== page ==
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Freedom, Eric Foner writes, is "the oldest of clichés and the most modern of aspirations." But what does it mean to be free? For the people of the United States, the concept of "freedom"--and its counterpart, "liberty"--have had widely differing meanings over the centuries. The Story of American Freedom, therefore, "is not a mythic saga with a predetermined beginning and conclusion, but an open-ended history of accomplishment and failure, a record of a people forever contending about the crucial ideas of their political culture."
Foner begins with the colonial era, when the Puritans believed that liberty was rooted in voluntary submission to God and civil authorities, and consisted only in the right to do good. John Locke, too, would argue that liberty did not consist of the lack of restraint, but of "a standing rule to live by, common to every one of that society, and made by the legislative power." Foner reveals the ideological conflicts that lay at the heart of the American Revolution and the Civil War, the shifts in thought about what freedom is and to whom it should apply. Adeptly charting the major trends of 20th-century American politics--including the invocation of freedom as a call to arms in both world wars--Foner concludes by contrasting the two prevalent movements of the 1990s: the liberal articulation of freedom, grounded in Johnson's Great Society and the rhetoric of the New Left, as the provision of civil rights and economic opportunity for all citizens, and the conservative vision, perhaps most fully realized during the presidency of Ronald Reagan, of a free-market economy and decentralized political power. The Story of American Freedom is a sweeping synthesis, delivered in clearheaded language that makes the ongoing nature of the American dream accessible to all readers. --Ron Hogan --This text refers to the Hardcover edition.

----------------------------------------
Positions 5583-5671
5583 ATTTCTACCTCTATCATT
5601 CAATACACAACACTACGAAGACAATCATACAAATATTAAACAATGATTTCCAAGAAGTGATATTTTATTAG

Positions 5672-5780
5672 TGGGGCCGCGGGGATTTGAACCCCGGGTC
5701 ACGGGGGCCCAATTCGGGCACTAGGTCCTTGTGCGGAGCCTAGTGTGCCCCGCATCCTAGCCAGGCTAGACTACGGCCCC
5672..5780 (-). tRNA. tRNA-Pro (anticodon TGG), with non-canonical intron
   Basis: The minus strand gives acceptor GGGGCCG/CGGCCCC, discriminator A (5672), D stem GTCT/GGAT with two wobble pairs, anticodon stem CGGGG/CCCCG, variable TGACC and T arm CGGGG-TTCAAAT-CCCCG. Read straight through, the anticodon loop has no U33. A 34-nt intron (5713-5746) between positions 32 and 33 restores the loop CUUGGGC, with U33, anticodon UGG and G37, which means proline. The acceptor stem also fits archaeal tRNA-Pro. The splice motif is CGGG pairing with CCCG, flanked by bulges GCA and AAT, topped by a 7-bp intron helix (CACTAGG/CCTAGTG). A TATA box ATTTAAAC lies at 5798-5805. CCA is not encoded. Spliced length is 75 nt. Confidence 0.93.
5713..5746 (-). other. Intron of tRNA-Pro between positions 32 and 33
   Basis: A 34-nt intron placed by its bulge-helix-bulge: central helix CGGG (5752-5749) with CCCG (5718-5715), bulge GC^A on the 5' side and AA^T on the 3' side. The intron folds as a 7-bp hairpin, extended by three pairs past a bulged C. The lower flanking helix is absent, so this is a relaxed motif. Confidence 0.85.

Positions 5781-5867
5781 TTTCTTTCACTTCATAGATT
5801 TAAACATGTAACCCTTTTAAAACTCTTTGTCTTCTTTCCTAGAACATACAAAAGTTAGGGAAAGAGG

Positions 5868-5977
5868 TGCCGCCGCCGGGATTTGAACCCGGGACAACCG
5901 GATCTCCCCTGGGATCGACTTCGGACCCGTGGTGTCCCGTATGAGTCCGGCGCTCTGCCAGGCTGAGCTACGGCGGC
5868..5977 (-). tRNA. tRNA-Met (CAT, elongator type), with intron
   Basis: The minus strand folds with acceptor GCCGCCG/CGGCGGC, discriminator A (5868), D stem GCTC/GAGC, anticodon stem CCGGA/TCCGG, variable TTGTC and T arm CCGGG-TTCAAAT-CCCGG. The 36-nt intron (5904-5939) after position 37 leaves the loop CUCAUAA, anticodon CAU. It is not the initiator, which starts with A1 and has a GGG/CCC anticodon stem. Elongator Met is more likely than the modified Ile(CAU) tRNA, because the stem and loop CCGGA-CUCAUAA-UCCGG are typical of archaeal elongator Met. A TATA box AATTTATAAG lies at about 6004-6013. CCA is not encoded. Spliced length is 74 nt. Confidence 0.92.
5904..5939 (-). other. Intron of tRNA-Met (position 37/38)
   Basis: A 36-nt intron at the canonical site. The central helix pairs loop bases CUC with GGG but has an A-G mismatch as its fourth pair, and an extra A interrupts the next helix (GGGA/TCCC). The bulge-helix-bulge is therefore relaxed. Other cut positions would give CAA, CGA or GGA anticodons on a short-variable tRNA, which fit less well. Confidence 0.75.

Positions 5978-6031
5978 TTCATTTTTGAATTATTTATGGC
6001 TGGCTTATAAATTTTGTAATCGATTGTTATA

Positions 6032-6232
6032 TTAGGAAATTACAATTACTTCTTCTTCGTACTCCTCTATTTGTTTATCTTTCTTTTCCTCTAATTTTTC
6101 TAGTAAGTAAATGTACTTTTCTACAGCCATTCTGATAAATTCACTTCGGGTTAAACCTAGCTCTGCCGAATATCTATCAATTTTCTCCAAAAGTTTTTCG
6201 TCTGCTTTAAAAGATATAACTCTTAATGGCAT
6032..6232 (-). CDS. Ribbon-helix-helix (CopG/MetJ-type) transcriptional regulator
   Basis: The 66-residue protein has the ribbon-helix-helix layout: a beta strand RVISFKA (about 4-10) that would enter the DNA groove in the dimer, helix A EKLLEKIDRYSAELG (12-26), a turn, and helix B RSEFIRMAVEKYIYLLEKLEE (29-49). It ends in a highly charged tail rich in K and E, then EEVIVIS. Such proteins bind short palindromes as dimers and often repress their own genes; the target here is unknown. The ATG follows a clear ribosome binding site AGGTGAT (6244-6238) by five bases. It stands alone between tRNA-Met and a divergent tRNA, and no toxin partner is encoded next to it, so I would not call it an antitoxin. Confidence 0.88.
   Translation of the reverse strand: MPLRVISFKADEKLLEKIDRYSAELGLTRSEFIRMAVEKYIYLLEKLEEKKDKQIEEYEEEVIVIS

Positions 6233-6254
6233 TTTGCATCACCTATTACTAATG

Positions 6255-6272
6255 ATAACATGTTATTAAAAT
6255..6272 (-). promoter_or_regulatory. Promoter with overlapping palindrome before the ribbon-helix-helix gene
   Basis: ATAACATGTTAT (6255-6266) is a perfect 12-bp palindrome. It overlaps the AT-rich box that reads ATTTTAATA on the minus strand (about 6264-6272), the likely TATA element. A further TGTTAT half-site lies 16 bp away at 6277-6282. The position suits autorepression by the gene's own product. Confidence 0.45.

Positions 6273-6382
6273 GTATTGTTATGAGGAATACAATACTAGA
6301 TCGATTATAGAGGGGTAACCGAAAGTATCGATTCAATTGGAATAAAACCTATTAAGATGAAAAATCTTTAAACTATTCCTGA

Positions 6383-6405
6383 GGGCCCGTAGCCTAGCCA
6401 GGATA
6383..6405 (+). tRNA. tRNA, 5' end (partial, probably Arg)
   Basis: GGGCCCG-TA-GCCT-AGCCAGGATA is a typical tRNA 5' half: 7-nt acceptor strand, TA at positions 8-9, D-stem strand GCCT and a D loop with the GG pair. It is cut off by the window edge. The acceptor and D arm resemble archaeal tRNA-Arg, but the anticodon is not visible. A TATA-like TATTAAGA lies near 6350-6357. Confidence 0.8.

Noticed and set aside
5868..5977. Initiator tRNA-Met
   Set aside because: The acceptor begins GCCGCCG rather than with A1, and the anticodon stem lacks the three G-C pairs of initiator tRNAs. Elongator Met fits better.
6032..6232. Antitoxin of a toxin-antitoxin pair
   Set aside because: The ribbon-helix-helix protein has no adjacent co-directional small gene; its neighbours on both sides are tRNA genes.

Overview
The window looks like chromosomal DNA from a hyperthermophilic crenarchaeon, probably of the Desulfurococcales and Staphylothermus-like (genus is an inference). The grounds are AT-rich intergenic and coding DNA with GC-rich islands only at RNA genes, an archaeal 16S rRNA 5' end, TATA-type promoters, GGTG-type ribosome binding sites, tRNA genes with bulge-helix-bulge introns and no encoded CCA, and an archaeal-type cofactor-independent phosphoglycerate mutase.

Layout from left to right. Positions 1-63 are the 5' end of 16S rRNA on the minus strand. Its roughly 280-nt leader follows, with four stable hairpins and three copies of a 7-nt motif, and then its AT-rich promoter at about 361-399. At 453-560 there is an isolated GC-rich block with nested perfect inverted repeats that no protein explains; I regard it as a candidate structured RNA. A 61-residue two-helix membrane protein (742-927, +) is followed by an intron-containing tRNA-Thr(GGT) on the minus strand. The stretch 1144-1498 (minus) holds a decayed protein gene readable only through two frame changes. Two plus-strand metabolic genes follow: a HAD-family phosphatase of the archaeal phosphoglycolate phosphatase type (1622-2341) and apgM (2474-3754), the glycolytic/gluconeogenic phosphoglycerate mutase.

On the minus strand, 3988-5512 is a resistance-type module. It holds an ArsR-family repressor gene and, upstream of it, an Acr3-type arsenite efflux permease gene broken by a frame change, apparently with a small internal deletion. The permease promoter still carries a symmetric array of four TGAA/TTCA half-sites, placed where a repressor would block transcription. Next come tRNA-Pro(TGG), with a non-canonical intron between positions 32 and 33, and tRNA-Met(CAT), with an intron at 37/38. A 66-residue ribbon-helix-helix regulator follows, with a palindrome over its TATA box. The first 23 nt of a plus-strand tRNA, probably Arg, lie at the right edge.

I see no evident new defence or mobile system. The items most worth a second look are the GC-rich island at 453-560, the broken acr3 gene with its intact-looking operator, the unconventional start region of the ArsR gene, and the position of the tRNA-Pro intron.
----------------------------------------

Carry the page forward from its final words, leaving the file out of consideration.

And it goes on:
Distinguished Columbia historian Foner frames American history as a continuing fight for freedom.
Copyright 1998 Reed Business Information, Inc. --This text refers to the Hardcover edition.
As Americans we have a tendancy to think of this country as the birthplace of freedom and enlightenment, that is just came to us naturally from the very beginning. Read morePublished on Feb. 4 2003 by Reviewer X
The idea of freedom in American history seems to have gone through a series of cycles and metamorphic changes to suit a variety of social, political, and economic changes. Read morePublished on March 16 2000 by Joe Brown
This is a bore to read, unless you're really, really into the stuff. His analysis is good, and well-organized, but he could use a more objective tone rather than analyze... Read morePublished on Nov. 22 1999
It is often remarked that America is not a class society--because we don't, as a nation, speak in the language of class. Read morePublished on Oct. 1 1999
I first became acquainted with Eric Foner through his masterful "Reconstruction," a book of history that illuminated modern problems and prospects through a detailed look... Read morePublished on June 15 1999
As a teacher of U.S history, I admire the insight and depth Foner takes in analyzing the evolving concept of freedom. Read morePublished on May 1 1999 by firstname.lastname@example.org